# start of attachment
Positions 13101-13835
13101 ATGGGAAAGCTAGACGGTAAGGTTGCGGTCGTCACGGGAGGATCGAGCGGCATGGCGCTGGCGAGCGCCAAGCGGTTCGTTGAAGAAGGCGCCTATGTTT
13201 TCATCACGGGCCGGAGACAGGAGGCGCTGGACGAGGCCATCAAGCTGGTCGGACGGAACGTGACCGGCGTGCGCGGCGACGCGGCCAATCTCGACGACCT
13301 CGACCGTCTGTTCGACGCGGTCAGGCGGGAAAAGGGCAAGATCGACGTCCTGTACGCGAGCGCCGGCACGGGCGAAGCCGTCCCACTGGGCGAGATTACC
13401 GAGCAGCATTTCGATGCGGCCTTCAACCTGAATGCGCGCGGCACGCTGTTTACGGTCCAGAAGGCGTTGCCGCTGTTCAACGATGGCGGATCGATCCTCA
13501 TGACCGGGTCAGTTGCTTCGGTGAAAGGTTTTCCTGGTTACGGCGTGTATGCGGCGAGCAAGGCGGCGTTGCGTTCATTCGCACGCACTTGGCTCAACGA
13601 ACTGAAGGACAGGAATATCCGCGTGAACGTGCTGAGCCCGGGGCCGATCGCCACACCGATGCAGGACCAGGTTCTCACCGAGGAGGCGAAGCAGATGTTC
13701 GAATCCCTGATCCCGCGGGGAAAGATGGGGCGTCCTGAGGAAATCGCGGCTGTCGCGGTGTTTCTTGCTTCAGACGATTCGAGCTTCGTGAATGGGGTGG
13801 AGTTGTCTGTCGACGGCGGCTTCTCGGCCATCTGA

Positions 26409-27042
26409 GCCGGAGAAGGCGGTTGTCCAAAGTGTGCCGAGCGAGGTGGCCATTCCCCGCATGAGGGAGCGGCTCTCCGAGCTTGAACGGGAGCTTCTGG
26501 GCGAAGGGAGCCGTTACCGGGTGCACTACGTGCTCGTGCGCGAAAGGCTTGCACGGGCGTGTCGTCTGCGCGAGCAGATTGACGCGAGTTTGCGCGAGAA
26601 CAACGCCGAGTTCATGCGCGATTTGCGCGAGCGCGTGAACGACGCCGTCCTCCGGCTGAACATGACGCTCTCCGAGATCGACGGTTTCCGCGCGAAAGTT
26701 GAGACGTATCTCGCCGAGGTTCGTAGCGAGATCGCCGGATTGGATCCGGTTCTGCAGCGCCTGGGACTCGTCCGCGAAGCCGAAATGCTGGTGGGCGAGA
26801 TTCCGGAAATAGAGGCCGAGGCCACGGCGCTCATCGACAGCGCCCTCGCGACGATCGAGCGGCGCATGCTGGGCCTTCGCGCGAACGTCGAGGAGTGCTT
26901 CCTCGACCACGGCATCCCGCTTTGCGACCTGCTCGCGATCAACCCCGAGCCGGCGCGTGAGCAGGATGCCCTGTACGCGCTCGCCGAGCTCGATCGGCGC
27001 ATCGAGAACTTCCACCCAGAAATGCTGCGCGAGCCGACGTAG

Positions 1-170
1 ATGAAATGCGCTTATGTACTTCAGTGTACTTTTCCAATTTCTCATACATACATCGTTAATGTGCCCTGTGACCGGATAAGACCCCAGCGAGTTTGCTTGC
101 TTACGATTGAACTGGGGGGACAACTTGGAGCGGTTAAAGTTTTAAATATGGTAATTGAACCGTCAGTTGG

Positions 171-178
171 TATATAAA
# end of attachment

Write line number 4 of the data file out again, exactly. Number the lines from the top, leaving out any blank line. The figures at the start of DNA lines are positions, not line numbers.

13301 CGACCGTCTGTTCGACGCGGTCAGGCGGGAAAAGGGCAAGATCGACGTCCTGTACGCGAGCGCCGGCACGGGCGAAGCCGTCCCACTGGGCGAGATTACC